This story was written in the early 1990s, and was intended to appear in a zine I was to publish called ‘A Single Soul,’ which would collect all of my Ayren stories. It was never published, and this story appears for public consumption here for the first time.    “The last time I fished this particular stretch, I landed four magnificent gumblejack in less than 10 minutes… The finest fish in this galaxy, probably the universe. Cleaned, skinned, quickly pan fried in their own juices till they’re golden brown… ambrosia steeped in nectar. The flavour is unforgettable” –the sixth Doctor in “The Two Doctors” “What’s the matter, Doctor?” “I’m hungry.” I was whining, and Ayren was getting irritated with me. I was standing at the refrigerator door in the TARDIS galley, bent at the waist, staring in at the overladen glass shelves. Zaurakian treefruits, cheeses from Habar and Mira, leftover Algenib mountain-steer steaks, sliced boarham from Bellatrix, the fresh grainbread we’d picked up the day before on Cebalrai… None of it called to me. I closed the door and stretched, sighing. “You’ve been like this for days,” Ayren said. I thought the bowl of Ben and Jerry’s Cherry Garcia she was eating whispered my name… but no. “Snap out of it. Have a sandwich or something.” I slumped down at the table next to her and propped my chin in my hands. “No, no, no. That’s not what I want. I want… Oh, I don’t know,” I groaned. My head lolled down to my folded arms on the table. What was this inconsolable longing? Was my body crying out for some vital nutrient I wasn’t getting? Were my taste buds bored? Was there something absolutely exquisite I hadn’t eaten in decades? … Gumblejack. “Gumblejack,” salivating at the mere thought. “By Rassilon, that’s it.” “What’s gumblejack?” Ayren asked. I lashed out and grabbed her wrist so tightly she jumped. “Sweet, it is the most incredible thing that will ever pass your lips.” Oh, how to describe it? “Remember Deneb? Remember how awful the food there was, how dull and bland and tasteless it was? How wonderful it was to get back here and have real food?” She nodded. “I remember Deneb.” “That’s how everything, everything” — I squeezed her wrist — “will taste after you’ve eaten gumblejack.” She cast a doubting look at her ice-cream bowl — she’d scraped it clean. I lifted her wrist and kissed her pulse, gazing into her eyes. “Gumblejack is better than sex,” I promised with a grin. With a laugh she said, “Well then, you’d better not have any without me,” and glanced sidelong at the refrigerator. “I don’t think any gumblejack will have materialised there. You’ll have to use the replicator.” She knew I disliked the replicator and the metallic tang of everything it dispensed. But it wouldn’t give me gumblejack anyway. “That won’t work, I’m afraid. There’s only one place in the galaxy you can get gumblejack…” *** Muon Von Muon squeezed...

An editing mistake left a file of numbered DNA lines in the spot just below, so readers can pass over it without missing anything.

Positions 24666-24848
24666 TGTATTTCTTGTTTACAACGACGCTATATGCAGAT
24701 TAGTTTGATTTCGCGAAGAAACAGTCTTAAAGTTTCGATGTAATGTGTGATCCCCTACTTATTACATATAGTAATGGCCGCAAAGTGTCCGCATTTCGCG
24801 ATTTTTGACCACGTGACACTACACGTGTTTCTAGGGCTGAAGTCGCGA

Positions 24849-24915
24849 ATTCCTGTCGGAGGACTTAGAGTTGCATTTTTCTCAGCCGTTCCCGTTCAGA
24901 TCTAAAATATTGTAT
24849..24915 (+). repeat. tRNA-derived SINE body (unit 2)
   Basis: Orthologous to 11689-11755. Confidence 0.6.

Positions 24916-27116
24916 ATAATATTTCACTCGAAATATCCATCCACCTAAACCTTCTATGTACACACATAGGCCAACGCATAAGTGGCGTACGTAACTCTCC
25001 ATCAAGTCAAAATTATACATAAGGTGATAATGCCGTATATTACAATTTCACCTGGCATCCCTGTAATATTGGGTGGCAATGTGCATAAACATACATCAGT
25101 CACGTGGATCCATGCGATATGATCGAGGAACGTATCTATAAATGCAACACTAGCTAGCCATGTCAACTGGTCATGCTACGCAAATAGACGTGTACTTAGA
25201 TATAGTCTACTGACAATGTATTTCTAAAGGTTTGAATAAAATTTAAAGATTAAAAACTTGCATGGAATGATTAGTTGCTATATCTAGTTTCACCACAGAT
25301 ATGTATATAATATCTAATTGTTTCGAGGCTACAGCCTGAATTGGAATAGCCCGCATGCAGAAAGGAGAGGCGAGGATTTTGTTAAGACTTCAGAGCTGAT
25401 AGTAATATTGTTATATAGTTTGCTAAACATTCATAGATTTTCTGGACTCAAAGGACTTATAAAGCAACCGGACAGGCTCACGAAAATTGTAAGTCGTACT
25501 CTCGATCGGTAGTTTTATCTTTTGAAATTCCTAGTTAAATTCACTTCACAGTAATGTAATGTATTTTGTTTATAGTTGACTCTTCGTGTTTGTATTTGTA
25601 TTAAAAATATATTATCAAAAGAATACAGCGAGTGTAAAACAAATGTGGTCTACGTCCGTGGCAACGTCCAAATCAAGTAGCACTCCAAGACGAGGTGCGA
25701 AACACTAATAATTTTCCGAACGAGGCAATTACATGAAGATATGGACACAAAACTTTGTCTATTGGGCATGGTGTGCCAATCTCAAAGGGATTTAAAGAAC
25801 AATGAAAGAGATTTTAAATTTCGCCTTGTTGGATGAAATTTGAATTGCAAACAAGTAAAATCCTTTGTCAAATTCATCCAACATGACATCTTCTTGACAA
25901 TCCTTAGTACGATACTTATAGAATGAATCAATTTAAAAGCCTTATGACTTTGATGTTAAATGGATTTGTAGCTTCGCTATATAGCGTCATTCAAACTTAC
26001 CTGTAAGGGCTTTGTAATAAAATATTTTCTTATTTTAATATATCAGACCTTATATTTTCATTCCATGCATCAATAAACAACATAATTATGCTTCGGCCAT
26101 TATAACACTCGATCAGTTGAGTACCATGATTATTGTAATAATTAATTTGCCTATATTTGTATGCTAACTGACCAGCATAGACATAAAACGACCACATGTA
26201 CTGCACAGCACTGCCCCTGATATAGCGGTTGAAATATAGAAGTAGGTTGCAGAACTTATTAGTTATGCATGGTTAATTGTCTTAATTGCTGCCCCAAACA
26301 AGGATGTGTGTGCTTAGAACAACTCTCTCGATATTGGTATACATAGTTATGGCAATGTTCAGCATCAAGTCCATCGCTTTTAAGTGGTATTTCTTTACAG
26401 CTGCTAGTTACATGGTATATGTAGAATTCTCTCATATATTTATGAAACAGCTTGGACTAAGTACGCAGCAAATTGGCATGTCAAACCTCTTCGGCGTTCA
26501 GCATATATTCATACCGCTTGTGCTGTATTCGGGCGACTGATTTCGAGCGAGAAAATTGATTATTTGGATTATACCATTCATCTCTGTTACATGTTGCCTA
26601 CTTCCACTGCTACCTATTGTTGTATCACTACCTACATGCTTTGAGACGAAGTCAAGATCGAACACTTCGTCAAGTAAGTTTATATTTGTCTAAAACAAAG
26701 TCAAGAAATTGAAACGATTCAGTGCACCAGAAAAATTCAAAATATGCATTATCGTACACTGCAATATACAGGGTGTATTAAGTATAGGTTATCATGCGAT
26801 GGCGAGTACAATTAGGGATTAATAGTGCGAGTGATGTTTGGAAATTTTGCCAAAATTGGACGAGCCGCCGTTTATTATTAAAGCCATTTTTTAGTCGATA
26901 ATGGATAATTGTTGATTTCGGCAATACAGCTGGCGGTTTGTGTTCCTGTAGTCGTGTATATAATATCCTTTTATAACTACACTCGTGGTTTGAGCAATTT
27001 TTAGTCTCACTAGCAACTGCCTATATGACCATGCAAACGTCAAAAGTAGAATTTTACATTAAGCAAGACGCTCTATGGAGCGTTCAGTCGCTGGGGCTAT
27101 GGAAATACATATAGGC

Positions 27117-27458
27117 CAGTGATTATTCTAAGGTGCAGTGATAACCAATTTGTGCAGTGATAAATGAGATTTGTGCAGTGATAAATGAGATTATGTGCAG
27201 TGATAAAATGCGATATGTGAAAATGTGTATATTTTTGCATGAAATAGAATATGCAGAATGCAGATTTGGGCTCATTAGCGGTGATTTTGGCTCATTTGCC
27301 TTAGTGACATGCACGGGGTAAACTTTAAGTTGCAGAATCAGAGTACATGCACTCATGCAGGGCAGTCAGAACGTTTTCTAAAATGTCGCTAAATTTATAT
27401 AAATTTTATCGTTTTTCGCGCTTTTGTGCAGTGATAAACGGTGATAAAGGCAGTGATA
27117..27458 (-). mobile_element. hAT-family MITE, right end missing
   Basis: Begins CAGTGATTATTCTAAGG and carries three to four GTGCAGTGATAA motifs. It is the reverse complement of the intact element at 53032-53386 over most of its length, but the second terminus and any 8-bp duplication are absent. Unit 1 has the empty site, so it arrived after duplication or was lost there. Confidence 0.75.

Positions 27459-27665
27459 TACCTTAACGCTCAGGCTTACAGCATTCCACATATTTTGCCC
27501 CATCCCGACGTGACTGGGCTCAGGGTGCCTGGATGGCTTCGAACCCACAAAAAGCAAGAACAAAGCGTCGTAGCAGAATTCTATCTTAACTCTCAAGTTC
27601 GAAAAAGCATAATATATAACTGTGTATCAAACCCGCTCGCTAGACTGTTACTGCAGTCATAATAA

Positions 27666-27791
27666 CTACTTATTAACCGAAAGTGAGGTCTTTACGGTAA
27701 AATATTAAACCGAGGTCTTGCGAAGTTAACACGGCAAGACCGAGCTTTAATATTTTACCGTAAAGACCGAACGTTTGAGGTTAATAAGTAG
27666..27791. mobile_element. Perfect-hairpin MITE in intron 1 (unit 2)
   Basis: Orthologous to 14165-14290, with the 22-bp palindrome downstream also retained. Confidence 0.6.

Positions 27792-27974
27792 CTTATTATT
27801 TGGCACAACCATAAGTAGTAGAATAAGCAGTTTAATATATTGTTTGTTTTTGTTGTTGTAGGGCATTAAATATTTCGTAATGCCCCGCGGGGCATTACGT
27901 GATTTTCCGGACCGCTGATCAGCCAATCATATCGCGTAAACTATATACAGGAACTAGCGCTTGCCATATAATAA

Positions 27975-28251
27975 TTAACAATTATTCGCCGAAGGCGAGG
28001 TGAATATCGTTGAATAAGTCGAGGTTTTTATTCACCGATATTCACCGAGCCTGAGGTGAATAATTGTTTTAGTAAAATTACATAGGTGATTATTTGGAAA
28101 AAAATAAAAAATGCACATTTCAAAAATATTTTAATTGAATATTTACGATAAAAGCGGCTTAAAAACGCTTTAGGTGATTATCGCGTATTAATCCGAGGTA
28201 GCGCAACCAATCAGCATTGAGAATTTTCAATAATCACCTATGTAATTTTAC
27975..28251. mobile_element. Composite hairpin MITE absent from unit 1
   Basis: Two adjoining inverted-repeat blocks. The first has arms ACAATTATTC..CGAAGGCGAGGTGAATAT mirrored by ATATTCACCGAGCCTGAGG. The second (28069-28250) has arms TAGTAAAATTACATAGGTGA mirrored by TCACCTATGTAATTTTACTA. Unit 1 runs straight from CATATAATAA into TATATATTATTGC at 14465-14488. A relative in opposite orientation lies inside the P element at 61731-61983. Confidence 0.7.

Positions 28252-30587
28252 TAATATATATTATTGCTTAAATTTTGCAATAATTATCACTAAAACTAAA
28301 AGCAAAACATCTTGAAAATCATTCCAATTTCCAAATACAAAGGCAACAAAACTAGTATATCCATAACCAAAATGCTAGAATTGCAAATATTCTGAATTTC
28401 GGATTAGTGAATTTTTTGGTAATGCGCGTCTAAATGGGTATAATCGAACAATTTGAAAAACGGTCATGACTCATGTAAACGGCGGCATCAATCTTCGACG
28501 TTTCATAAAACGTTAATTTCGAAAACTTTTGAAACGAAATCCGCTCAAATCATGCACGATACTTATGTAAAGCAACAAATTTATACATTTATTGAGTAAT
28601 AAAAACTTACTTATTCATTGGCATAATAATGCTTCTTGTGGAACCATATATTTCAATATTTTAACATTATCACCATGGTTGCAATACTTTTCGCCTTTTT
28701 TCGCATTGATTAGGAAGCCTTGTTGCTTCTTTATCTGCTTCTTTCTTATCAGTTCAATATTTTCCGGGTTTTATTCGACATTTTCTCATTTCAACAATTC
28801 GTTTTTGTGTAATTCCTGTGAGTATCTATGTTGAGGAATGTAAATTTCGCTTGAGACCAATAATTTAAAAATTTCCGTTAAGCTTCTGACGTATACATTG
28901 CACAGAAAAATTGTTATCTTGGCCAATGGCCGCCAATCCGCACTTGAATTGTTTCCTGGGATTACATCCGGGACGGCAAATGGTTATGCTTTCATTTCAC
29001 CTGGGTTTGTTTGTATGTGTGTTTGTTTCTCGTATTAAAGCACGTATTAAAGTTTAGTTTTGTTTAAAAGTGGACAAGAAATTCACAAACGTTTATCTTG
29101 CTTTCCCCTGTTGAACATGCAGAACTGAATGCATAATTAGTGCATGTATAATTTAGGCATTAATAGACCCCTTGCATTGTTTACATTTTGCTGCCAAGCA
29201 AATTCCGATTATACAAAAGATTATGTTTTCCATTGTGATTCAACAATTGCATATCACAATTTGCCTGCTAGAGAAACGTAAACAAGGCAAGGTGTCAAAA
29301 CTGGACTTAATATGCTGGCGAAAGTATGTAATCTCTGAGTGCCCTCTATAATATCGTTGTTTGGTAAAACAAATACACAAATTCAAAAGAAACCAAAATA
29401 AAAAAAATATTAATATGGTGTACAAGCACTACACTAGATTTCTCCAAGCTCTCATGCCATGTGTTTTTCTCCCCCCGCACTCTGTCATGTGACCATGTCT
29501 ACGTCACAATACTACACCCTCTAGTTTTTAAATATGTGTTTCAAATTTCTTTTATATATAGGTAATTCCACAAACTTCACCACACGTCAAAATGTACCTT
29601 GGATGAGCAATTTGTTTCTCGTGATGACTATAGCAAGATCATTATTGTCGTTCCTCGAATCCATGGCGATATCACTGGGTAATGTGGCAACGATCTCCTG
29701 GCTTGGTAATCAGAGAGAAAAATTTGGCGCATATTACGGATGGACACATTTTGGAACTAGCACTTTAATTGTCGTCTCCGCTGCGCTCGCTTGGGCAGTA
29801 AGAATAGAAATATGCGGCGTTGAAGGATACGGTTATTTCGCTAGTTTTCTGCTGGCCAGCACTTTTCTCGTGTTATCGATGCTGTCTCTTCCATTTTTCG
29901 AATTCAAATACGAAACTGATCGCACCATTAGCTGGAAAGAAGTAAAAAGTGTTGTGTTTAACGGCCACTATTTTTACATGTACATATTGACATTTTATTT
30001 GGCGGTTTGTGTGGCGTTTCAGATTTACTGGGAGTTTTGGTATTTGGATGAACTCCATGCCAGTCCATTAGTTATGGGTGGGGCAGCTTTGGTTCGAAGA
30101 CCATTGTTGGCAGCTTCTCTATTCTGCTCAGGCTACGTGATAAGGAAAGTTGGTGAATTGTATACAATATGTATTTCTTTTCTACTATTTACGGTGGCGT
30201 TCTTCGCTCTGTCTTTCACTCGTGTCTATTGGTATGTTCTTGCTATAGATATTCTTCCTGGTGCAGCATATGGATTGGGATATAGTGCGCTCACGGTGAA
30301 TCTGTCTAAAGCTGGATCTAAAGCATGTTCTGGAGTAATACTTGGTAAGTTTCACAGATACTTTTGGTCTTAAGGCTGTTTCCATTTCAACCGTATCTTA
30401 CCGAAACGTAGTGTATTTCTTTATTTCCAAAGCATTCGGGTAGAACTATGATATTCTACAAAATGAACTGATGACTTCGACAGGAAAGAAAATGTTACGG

Read More

Father Figure

Posted on Apr 12, 2010